Penned by Rienhold Niebuhr and popularized by Alcoholics Anonymous and other 12-step programs, the Serenity Prayer has been guiding people for decades. The most commonly used version of it goes like this: God, grant me the serenity to accept the things I cannot change, the courage to change the things I can, and the wisdom to know the difference. 

The wisdom contained in this succinct but powerful invocation is timeless, and its central premise resonates with almost everyone. On some level, we all know how important it is to accept the things we cannot change. What the research shows, and most of our experiences validate, is that our willingness to accept the unchangeable has a great deal to do with our emotional and psychological well-being. Whether we’re talking about a financial crisis, a health diagnosis, the loss of an important relationship, or any other unanticipated, unpleasant event, fighting what is won’t make it not so. Instead, when we do battle with reality, we cripple our capacity to cope with the situation and manage all the emotions we experience in response to it.

A big part of healing and recovering from the painful parts of life is accepting what’s taken place. In order to move on, we must first acknowledge what’s happening now. But, as all of us know, this is much easier said than done. Despite being one of the most important life hacks any of us can master, the practice of acceptance is enduringly difficult.

Where many of us get stuck is that we start out with a warped understanding of what acceptance is and how it works. We think that accepting something means getting over it. But this isn’t the case. Being willing to accept that someone we love has died, for example, doesn’t mean skipping the grief process or seeking to place a silver lining on an obviously dark cloud. It doesn’t mean minimizing the significance of what happened or how you’re feeling about it. It simply means being willing to acknowledge what is, without resisting or denying it.

Another major source of confusion shows up when whatever we’re accepting involves somebody else. Let’s say, for instance, that your partner has a temperament that can be terrifying. He loses his cool easily and often, and you frequently end up being the target of his rage. You know from things his mother has shared with you that he’s always been this way, and his friends tell a similar story. Whenever you speak to him about it, he always seems to justify his behavior, saying, “That’s the way I’ve always been. It’s never going to change.” You know that what’s happening doesn’t feel right, but you keep convincing yourself to stick it out, hoping that things will change. Acceptance, in this example, would be a necessary step toward deciding whether or not this relationship is right for you. If you fail to accept this undesirable quality in your partner, you’ll suffer deeply every time it rears its ugly head. You’ll experience confusion, frustration, and anger, and your desire for things to be different will make it difficult for you to connect with what’s happening here and now.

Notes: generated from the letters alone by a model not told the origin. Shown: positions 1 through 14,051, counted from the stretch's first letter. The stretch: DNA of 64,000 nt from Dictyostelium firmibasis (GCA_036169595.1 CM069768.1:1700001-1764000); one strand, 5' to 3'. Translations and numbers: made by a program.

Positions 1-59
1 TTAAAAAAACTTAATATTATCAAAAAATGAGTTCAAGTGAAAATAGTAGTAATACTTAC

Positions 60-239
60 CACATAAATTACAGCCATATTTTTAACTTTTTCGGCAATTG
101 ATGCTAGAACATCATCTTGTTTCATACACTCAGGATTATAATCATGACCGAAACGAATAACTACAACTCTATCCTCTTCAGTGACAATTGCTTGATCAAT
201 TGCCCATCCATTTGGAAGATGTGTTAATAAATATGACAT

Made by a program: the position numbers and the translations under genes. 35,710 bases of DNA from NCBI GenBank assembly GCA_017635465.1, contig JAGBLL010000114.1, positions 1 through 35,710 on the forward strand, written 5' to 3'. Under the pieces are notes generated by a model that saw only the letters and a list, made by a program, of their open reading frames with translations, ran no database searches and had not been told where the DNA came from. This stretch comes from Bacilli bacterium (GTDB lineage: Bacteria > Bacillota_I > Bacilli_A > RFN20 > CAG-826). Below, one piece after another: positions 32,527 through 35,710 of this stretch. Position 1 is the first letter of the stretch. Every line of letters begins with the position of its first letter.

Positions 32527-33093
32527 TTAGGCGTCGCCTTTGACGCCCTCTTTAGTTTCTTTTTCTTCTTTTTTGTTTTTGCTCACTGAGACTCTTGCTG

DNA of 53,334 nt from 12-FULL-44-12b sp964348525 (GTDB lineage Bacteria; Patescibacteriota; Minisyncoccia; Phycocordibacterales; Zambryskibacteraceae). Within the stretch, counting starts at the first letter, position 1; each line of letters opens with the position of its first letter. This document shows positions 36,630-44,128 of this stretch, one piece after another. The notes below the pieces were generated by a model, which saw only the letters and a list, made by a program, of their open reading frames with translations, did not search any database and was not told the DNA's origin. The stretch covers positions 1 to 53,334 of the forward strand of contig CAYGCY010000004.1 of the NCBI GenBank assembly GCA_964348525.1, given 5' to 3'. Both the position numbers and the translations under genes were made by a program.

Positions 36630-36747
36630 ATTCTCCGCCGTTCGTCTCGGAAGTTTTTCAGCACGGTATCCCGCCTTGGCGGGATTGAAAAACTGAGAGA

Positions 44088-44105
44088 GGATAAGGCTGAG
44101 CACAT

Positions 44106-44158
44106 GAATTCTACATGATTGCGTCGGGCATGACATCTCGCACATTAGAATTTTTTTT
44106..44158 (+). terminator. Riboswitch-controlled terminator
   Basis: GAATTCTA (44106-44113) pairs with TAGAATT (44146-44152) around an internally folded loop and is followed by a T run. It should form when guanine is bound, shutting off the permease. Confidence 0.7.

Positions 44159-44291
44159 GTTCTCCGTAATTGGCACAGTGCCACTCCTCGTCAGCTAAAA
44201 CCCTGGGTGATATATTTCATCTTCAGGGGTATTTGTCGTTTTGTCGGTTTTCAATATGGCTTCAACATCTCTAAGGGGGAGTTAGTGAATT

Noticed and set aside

Did the suggestion that you should accept a partner’s pattern of explosive episodes make you uncomfortable? If that’s the case, you might be confusing acceptance with approval. And, you see, the two are not the same. Acceptance is acknowledging what’s already happened; approval is consenting to more of it in the future. To accept that the person you’re in a committed relationship with has a side to him that causes harm to you doesn’t mean that you’re okay with it or want it to keep happening. It simply means that you’re facing reality as it’s being presented to you so you can make a decision about how to proceed.

Failing to accept reality creates suffering where there’s already pain. It creates confusion where there can be clarity, anguish where there can be peace. We don’t accept things in order to change what’s happening, nor do we do it in order to feel better about it. We accept because it’s the only logical thing to do. Whatever is happening is happening; whatever occurred already occurred. We embrace reality because it’s already here, right now, and resisting it won’t make it go away.

Learning acceptance is a lifelong process, and we’re guaranteed to be given plenty of opportunities to practice. With clarity about what it means to accept and what effect it has on our wellbeing, we can approach our experiences differently, perhaps experiencing different results. What becomes possible when you release your ideas about what should be and embrace what is instead? I invite you to explore what new and unexpected things happen when you start accepting reality on reality’s terms.

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